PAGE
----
Kevin DeYoung had an interesting little post last week. He essentially riffed on E. Brooks Holifield’s contention that, to a large degree, American theology for the first couple of centuries, “was an extended debate…about the meaning and the truth of Calvinism.” After filling out the historical picture a bit, DeYoung then gave his own four reasons why it’s unsurprising that American theology still is consumed with wrestling with Calvinism, or rather, Reformed theology:
1. It is an all-encompassing worldview which, when handled with consistency, does not easily accommodate other intellectual rivals.
2. It is a scandalous theology, utterly at odds with later American ideas of egalitarianism and self-determination.
3. It is so absolutely other-worldly–either in glory or in shame, depending on your perspective–that it begs for a response. It’s almost impossible to be indifferent to Calvinism.
4. When pastors, theologians, churches, denominations, and movements are gripped by the vision of Reformed theology, they tend to be dogged in their persistence to perpetuate it, defend it, and celebrate it.
The whole thing’s worth reading. I find myself mostly nodding my head at his four observations. Reformed theology is pretty comprehensive, definitely scandalous, demands a response, and commands loyalty. That’s part of what has drawn me in. I do find myself wondering about part of the first point, though, as to Reformed theology’s inability to easily accommodate other intellectual rivals.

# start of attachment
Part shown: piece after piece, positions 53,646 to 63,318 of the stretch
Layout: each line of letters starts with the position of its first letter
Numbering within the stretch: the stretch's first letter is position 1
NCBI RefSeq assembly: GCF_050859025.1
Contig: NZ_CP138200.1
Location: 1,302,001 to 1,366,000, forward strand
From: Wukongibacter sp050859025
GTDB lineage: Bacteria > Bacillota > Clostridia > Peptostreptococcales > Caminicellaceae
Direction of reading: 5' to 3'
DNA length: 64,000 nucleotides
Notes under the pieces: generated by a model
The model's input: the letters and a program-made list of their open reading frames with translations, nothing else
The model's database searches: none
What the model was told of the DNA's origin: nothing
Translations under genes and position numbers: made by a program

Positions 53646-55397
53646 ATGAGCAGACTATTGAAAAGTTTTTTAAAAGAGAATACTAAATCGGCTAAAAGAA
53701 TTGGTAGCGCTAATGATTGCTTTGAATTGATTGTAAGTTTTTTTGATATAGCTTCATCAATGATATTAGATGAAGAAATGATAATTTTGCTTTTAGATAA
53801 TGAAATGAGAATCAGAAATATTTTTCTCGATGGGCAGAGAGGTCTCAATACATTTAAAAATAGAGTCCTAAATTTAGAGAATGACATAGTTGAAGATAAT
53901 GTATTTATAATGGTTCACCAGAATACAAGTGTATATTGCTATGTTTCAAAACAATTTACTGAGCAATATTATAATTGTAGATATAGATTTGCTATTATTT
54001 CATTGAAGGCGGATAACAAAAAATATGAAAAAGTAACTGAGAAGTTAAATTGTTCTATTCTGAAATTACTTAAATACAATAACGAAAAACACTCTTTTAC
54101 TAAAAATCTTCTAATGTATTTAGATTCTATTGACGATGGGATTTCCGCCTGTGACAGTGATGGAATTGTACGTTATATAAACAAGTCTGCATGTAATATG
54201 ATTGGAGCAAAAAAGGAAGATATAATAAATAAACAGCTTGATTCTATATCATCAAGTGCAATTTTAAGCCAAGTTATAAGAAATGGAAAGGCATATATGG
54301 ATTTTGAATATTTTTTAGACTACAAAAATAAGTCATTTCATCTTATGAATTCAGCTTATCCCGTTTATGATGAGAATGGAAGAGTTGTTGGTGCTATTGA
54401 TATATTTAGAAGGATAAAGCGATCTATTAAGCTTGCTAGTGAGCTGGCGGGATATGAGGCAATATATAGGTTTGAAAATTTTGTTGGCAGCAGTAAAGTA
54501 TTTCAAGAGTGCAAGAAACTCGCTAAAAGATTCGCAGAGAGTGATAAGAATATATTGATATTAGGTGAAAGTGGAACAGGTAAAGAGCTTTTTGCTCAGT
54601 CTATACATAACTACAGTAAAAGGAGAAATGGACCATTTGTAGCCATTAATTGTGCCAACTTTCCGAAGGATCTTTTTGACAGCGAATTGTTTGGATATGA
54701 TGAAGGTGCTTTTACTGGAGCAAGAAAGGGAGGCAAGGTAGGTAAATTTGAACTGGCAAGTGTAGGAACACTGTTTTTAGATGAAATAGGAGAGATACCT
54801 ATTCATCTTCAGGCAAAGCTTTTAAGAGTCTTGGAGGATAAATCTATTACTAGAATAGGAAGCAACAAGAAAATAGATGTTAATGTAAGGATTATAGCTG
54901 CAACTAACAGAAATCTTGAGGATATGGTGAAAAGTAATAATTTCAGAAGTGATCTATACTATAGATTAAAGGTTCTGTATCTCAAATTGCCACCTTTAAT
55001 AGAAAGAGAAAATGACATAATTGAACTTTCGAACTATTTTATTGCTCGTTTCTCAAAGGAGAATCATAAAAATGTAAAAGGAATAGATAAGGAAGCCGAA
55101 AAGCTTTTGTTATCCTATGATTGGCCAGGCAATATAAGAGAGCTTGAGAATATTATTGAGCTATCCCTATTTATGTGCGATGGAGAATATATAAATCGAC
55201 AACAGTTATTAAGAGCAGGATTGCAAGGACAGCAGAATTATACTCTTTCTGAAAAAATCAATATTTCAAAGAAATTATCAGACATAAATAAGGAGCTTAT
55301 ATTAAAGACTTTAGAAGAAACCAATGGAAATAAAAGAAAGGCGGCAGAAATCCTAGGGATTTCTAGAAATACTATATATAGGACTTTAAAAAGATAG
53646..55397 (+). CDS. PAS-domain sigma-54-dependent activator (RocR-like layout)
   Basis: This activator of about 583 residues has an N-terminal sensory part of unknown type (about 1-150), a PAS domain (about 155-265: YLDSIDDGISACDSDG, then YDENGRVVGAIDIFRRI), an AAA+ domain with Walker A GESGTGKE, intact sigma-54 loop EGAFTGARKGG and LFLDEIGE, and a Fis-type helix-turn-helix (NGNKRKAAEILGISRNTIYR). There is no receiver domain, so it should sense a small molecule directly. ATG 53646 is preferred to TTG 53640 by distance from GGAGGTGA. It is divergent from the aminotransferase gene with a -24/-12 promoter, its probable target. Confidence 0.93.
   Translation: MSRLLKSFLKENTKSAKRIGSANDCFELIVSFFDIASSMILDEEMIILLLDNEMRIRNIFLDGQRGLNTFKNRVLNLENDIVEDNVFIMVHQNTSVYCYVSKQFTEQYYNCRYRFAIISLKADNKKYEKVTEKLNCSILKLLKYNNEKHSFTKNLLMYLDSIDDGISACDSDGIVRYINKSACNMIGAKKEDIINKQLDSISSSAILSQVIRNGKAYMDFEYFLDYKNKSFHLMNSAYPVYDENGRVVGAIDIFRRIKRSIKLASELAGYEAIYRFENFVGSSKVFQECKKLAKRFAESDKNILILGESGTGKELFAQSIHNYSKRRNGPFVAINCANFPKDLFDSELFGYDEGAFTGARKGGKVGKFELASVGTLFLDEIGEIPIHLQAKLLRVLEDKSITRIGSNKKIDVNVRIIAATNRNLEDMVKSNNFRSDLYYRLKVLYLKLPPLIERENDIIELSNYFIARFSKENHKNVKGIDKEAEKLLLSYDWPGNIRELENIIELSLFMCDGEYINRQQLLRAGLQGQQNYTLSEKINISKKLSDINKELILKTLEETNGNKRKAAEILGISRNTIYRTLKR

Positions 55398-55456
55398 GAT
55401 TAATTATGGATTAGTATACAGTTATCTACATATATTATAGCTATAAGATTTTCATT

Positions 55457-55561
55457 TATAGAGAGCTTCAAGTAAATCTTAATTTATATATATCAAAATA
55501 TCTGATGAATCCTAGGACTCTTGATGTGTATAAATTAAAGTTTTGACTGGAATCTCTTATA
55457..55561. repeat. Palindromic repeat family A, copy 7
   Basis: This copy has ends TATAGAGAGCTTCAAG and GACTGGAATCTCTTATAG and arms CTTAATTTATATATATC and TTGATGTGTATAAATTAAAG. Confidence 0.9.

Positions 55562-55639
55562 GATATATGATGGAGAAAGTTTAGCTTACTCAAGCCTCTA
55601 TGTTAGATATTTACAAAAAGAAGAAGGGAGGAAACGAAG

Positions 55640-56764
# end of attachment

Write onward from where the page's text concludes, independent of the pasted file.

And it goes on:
I guess I’d have to ask, which rivals are we speaking of here? Are we talking about rival systems of thought in general like Buddhism or Marxism? Or just rival systems of theology like Thomism, or, Lutheranism, or something? If the first, well, yes, but then again, I’d say that’s a feature of Christianity in general, not merely its Reformed iteration.
If the second, then I’d say, well, maybe. From what I’ve come to understand (and I’ll easily concede DeYoung’s expertise here) certain types of Reformed theology are a little more open to taking on shared insights and emphasizing commonalities with, say, Thomism on the doctrine of God, or Lutheranism in justification and so forth. So, a post-Van Tillian, or Kuyperian might really emphasize the distinctness of the systems, while those steeped in post-Reformation orthodoxy might want to emphasize the catholicity and continuity of thought at points. Also, it may depend on what we’re referring to when it comes to the term “Calvinism.” Is it only Dordtian soteriology, or the broader framework of thought? Either way, that shifts the discussion. Again, these are just my novice impressions.
Certainly, I won’t dispute DeYoung’s closing judgment:
Although Calvinism is certainly not the dominant theological tradition like it was in the early days of this country, it continues to be a potent strain of religious devotion. Read through the most popular blogs and you’ll see the debate has not died down. When it comes to assessing Geneva, one person’s city on a hill is another person’s pit of hell.
Final question: What do ya’ll think? I’m particularly interested in those of you who have some familiarity with the Reformed tradition. How accommodating can Calvinism be?
Soli Deo Gloria
Update: My buddy Dr. Brian Mattson weighed in on the question here. The response is excellent and worth the read. His big takeaway:
Calvinism, as an all-encompassing worldview, and when handled with consistency, is superior to its rivals in the act of accommodating rivals.